There are many stories going around about organizations that accepted gifts which subsequently become a difficulty for the organization for a wide variety of reasons. There may be severe restrictions on the use of the gift, the gift may be expensive to maintain and difficult to dispose of, have unexpected and unwanted effects on the organization financially, or any number of other complications.
An effective tool for organizations to use is a gift acceptance policy. Having a policy aids the organization by ensuring that gifts that may cost the organization money, time or even its reputation, being able to say “no” to gifts without offending the potential donor, reducing “spur of the moment” gift decisions, and helping to educate the staff and board about issues surrounding unusual gifts.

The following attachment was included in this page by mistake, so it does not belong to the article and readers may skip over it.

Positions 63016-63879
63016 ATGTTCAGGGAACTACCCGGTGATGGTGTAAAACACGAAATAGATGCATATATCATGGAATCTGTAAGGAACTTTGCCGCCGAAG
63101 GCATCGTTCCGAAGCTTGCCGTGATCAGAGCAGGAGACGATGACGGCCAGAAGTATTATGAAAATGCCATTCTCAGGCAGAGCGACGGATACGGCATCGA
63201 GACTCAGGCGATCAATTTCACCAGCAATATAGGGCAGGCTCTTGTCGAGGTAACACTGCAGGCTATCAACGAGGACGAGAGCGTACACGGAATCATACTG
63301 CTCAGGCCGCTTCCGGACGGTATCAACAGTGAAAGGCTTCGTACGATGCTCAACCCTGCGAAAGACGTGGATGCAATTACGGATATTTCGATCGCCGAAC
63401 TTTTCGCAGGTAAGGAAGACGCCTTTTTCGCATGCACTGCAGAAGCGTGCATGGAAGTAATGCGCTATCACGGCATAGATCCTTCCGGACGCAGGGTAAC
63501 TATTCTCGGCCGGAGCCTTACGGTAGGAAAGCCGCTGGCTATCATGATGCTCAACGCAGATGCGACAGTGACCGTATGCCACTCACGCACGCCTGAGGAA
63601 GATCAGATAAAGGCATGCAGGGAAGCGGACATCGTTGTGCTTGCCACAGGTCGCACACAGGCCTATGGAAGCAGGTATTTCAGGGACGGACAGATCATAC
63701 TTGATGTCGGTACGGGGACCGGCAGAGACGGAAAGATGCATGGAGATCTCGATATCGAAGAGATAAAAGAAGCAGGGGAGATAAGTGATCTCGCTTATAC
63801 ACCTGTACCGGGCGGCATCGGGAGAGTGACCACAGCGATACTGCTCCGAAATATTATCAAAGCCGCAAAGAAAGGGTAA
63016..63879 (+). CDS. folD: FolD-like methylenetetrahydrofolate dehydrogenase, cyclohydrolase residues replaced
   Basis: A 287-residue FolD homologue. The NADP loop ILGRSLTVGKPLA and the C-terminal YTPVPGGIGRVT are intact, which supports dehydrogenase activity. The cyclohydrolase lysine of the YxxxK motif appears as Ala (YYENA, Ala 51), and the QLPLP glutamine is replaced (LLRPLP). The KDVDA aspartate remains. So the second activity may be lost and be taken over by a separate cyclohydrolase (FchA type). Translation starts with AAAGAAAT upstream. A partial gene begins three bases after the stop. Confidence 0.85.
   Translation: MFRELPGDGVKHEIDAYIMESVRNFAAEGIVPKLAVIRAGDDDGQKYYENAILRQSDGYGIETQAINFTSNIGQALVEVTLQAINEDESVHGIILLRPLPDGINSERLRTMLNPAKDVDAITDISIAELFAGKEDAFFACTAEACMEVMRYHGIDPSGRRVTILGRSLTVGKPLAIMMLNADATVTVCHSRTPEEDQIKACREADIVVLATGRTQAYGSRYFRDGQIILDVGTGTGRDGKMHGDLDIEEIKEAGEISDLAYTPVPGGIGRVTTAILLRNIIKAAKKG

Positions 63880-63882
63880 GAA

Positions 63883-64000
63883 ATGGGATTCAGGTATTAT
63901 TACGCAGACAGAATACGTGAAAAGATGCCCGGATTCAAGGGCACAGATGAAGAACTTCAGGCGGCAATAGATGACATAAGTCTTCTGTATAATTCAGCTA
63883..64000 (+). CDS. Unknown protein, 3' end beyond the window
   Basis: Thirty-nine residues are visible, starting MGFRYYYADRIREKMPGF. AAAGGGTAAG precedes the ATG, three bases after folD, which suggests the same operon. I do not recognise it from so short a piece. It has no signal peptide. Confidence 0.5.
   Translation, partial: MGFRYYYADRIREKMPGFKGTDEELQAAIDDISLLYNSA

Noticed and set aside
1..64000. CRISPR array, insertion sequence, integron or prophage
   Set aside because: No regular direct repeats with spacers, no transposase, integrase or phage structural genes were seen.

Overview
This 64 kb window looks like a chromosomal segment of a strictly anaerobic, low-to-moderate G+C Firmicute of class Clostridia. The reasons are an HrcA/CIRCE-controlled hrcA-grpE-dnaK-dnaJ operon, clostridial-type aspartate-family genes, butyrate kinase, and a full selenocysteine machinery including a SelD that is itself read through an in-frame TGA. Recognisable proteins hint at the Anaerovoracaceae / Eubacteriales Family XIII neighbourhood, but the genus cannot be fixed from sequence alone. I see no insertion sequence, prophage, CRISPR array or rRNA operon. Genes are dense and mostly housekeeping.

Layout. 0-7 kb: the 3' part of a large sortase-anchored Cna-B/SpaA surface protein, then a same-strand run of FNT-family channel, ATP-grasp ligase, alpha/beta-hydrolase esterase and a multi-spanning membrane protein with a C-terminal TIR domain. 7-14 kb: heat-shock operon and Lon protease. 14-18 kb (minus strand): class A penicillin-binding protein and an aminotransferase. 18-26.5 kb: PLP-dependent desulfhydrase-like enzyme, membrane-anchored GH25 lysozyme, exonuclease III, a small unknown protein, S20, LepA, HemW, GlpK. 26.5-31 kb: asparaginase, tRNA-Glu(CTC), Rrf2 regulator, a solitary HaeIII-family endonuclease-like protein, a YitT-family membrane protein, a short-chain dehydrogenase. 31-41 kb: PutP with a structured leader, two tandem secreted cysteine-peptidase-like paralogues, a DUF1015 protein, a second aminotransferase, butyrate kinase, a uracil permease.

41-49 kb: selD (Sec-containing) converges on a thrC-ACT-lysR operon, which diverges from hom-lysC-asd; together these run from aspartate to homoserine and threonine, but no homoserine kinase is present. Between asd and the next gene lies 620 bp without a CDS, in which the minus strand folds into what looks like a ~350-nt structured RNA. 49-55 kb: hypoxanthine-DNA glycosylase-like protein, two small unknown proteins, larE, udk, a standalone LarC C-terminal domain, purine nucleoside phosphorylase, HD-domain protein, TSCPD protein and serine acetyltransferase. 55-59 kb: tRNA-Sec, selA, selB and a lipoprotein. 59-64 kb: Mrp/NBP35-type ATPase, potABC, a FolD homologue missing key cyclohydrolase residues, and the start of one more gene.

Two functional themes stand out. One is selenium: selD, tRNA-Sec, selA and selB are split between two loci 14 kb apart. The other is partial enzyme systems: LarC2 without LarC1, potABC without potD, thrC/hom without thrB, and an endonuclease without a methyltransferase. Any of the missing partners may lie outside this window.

Some gift acceptance policies are quite lengthy and technical, depending on the nature of the organization and its donors. However, the policies do not need to be complicated or address every conceivable situation. There are some standard segments included in most policies. We usually see a paragraph describing the purpose of the policy, an acknowledgement of the value of donors and their rights, a description of gifts that are acceptable, and a summary of the processes surrounding gift acceptance.
Such a policy is likely to be revised periodically to address situations that had not been previously contemplated. This is a good time to reeducate management and the board about the policy and the motivations behind it.